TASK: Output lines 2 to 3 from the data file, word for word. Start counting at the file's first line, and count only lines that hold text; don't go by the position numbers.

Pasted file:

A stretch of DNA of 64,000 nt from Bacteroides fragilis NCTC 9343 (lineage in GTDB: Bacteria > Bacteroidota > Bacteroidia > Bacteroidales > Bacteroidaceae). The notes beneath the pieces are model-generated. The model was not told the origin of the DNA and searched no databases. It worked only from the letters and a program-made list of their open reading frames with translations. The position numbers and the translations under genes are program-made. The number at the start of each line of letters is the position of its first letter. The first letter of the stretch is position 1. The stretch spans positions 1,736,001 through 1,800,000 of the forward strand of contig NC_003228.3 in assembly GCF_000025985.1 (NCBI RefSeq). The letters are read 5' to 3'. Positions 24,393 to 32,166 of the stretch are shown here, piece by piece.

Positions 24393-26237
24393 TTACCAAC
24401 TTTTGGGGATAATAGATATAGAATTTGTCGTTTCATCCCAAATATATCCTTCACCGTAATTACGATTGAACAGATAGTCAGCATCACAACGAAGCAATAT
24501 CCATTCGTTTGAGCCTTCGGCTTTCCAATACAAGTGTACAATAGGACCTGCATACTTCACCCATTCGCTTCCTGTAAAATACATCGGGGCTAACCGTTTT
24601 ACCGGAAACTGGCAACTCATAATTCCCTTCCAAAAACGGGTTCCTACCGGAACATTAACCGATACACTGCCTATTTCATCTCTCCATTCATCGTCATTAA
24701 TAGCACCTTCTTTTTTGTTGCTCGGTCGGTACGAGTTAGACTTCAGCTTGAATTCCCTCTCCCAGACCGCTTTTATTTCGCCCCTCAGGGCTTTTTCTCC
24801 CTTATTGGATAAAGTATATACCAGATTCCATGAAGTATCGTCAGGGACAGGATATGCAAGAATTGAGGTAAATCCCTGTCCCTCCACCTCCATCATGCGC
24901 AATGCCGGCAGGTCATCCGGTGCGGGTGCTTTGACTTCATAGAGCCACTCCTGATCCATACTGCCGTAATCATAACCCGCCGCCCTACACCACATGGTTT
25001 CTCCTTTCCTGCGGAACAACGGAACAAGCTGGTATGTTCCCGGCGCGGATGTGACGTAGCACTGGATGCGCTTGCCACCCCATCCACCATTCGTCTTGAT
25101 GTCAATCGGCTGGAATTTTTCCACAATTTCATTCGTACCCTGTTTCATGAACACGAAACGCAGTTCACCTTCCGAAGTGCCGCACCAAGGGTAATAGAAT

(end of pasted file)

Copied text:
Positions 24393-26237
24393 TTACCAAC